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Romantic Gardens: Nature, Art, and Landscape Design
May 21 through August 29, 2010

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Thomas Rowlandson (1756–1827).
The Doctor Sketching the Lake
Pen and watercolor drawing for "The Schoolmaster's Tour" in The Poetical Magazine (May 1810) with text by William Combe; reprinted in book form as The Tour of Doctor Syntax in Search of the Picturesque (1812)
4 11/16 x 7 9/16 inches (120 x 192 mm.)
Gift of J. P. Morgan, Jr.; 2006.24: 2

William Gilpin's success in popularizing the Picturesque inspired this parody by Rowlandson working in collaboration with the hack writer William Combe. Following Gilpin's example, the curate-schoolmaster Dr. Syntax visits picturesque locales in hopes of making his fortune by publishing a book about his artistic adventures. He views fashionable attractions, such as a country churchyard and a Gothic ruin, but the hapless pedant overlooks the true beauty of his surroundings and instead blunders into a series of comic predicaments and ridiculous situations. This pratfall in the Lake District is a typical example of the accidents he endures, sketchbook in hand.

James Charles Armytage (d. 1897) after John Ruskin (1819–1900)
Lake, Land, and Cloud. Steel-engraving. Frontispiece in vol. 3 of Ruskin's Modern Painters: Their Superiority in the Art of Landscape Painting to All the Ancient Masters Proved by Examples of the True, the Beautiful, and the Intellectual, from the Works of Modern Artists, Especially from those of J. M.W. Turner. London: Smith, Elder and Co., 1843–60. 5 vols. Bequest of Gordon N. Ray, 1987; PML 133379

Modern Painters began as a counterattack on critics of the landscape paintings of J. M. W. Turner but grew into a magisterial treatise on art theory and aesthetics, containing stinging social commentary as well as salient observations on literature, philosophy, and religion. Ruskin's ideas greatly influenced the work of Victorian garden designers, such as William Robinson and Gertrude Jekyll in England and Andrew Jackson Downing in America. The engraved frontispiece reproduces a Ruskin drawing, an ideal landscape in the Turnerian style.

John Ruskin (1819–1900)
"Of Modern Landscape." Vol. 3, chapter 16, sect. 39 of Modern Painters.
One leaf of the autograph manuscript comprising vols. 1–5 [1853–60]
Purchased by Pierpont Morgan, 1906; MA 393–397

Here Ruskin quotes a passage from Sir Walter Scott's Marmion to illustrate a point about modern attempts to seek beauty in nature: "our delight in wild scenery" is a recent development, quite different from the way nature was viewed in the Classical era, the Middle Ages, and the Renaissance. He attributed this change of heart to fundamental flaws in Victorian society, the materialistic values of industrial capitalism, the grinding ugliness of suburban wastelands, and other modern miseries. In his opinion, Romantic notions of pursuing beauty in the unsullied countryside and distant past were escapist fantasies prompted by the sordid realities of daily life.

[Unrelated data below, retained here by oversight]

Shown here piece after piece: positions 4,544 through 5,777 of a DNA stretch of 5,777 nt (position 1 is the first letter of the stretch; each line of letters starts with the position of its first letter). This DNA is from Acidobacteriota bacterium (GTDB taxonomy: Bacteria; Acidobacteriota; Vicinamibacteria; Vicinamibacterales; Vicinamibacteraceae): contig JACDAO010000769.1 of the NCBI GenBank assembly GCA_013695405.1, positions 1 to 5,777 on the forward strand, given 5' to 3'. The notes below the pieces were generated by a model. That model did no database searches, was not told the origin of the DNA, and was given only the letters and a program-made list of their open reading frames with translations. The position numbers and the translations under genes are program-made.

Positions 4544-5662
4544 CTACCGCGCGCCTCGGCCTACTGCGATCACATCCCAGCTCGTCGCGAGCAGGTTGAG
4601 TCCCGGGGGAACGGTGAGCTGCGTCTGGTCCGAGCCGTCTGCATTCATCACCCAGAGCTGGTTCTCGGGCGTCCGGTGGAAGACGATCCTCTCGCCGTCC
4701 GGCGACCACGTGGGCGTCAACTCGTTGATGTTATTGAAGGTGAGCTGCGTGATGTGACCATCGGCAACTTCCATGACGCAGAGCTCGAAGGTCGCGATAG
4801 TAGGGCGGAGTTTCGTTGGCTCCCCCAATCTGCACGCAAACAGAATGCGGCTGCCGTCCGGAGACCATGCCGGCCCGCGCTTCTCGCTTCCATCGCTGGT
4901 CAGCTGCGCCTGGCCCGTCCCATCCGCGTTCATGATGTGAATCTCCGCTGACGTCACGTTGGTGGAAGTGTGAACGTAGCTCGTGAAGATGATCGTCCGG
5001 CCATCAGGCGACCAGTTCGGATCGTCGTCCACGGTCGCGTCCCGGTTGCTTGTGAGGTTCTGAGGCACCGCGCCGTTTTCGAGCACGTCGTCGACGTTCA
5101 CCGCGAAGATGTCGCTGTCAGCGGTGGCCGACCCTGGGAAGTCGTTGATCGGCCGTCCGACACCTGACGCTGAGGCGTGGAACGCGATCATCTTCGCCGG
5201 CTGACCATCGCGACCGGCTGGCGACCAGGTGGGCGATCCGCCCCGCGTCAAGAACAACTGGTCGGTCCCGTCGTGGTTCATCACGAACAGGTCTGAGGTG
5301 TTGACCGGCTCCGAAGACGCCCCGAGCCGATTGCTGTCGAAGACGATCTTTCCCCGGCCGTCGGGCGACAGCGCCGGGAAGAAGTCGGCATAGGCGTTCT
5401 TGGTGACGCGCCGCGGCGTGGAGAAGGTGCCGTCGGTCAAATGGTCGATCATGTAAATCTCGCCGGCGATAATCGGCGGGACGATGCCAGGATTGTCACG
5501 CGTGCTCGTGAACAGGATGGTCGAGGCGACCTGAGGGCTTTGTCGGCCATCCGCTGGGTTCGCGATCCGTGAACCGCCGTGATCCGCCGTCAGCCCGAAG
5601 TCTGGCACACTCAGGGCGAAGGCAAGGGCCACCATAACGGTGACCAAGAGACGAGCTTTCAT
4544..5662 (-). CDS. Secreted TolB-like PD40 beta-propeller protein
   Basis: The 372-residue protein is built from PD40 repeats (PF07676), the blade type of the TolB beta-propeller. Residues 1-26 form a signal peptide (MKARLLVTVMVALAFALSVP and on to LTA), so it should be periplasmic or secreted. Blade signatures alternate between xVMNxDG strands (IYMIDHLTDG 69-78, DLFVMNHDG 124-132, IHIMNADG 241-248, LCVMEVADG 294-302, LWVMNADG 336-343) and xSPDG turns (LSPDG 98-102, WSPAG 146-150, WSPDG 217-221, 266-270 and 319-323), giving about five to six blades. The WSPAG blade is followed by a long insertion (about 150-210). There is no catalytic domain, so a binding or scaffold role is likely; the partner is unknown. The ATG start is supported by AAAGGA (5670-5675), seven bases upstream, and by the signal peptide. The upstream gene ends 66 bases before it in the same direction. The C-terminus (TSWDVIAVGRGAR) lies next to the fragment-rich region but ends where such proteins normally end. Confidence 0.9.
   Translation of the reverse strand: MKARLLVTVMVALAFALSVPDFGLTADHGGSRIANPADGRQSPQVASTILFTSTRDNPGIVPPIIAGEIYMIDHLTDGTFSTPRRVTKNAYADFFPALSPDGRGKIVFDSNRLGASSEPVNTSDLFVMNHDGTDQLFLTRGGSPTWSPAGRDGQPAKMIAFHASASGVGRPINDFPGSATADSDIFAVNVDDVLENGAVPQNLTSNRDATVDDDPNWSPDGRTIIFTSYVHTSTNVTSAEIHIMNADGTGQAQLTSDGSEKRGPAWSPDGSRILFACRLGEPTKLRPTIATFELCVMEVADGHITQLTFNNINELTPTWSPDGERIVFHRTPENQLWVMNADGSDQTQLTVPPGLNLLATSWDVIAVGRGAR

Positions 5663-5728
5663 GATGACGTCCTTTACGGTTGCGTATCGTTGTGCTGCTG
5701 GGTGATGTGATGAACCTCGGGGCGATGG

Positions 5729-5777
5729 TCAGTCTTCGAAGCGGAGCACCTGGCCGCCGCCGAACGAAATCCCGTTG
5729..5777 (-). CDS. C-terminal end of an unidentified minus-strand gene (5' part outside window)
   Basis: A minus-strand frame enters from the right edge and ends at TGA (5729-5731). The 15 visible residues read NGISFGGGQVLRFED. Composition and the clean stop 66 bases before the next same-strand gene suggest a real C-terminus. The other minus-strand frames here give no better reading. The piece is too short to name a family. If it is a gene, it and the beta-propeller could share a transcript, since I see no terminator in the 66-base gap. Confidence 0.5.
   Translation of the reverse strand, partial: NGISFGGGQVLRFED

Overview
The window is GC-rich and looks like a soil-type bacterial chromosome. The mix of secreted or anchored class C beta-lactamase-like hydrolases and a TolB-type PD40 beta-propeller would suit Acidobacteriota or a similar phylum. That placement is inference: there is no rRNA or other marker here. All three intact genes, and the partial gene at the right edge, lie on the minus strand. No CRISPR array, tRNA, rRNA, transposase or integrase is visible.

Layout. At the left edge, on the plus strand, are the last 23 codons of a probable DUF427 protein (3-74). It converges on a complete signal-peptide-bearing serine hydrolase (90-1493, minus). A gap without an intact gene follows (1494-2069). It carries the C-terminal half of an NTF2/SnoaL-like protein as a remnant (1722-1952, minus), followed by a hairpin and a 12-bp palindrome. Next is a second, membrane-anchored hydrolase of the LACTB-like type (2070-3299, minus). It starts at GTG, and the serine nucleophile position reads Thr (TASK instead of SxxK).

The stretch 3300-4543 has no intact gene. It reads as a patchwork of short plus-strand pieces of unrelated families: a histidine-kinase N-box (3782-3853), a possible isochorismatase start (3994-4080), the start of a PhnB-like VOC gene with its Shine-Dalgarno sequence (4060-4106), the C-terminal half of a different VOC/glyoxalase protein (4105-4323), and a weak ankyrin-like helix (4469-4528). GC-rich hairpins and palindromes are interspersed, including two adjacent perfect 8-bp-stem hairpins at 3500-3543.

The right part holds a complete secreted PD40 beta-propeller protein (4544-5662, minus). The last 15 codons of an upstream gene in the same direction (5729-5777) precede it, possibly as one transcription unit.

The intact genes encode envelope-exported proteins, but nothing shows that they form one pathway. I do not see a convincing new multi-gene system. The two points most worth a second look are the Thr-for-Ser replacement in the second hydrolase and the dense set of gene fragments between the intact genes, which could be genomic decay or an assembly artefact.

G. L. Smith after Benton Seeley.
The Temple of British Worthies, A Gate-way by Leoni, The Cold Bath, The Grotto, etched plate in Stowe: A Description of the Magnificent House and Gardens of the Right Honourable Richard Grenville Temple, Earl Temple, Viscount and Baron Cobham . . . Embellished with a General Plan of the Gardens, and also a Separate Plan of Each Building, with Perspective Views of the Same. Revised edition. London: Printed for J. and F. Rivington; B. Seeley in Buckingham; and T. Hodgkinson . . . at Stowe, 1768. Purchased on the Gordon N. Ray Fund, 2004; PML 128744

The new phenomenon of tourism at the most famous of all English landscape gardens made an unprecedented success of Benton Seeley's guide to Stowe. Numerous editions from 1744 into the 1830s reflected changes in the garden and created a model for later site-specific guidebooks. The grotto was originally designed by William Kent in the late 1730s as a symmetrical, freestanding structure decorated with flints, colored glass, and shells. Soon covered over with earth, it was then described as a "romantic retirement." By the 1780s, it was more deeply buried, resurfaced with tufa, and planted with vines and conifers for a cavernous effect.

Giovanni Francesco Venturini (1650–1710)
Veduta della cascata sotto l'organo nel piano del giardino. Etching, plate 21 in Giovanni Battista Falda (ca. 1640–1678) and Giovanni Francesco Venturini, Le fontane di Roma nelle piazze e luoghi publici della città. Vol. 4. Rome: Giovanni Giacomo de Rossi, [ca. 1680s].
Gift of Paul Mellon, 1979; PML 76264

In 1661 Gian Lorenzo Bernini altered the gardens of the Villa d'Este at Tivoli to create a tumultuous cascade of water erupting through the garden wall and crashing down onto an axis of rugged boulders. Acclaimed as the most spectacular artificial waterfall of its century, it was a precursor of Sublime extremes in landscape architecture.

William Wordsworth (1770–1850)
Plan for a winter garden at Coleorton Hall, Leicestershire, seat of Sir George Beaumont, in an autograph letter of Dorothy Wordsworth to Lady Beaumont, 23 December 1806
Purchased on the Fellows Fund, 1954; MA 1581.20

In 1806 Wordsworth received an invitation to design a winter garden for the wife of his patron Sir George Beaumont, proprietor of Coleorton Hall in Leicestershire. This project fired the imagination of the poet, who proposed to create a cheerful, comfortable, and secluded place where one could meditate on the change of seasons and cherish hopes of spring. This sketch in his sister's letter shows how Lady Beaumont might stroll through the grounds, which would be protected from the rigors of winter weather by a double bulwark: a line of evergreens and a border of majestic firs.

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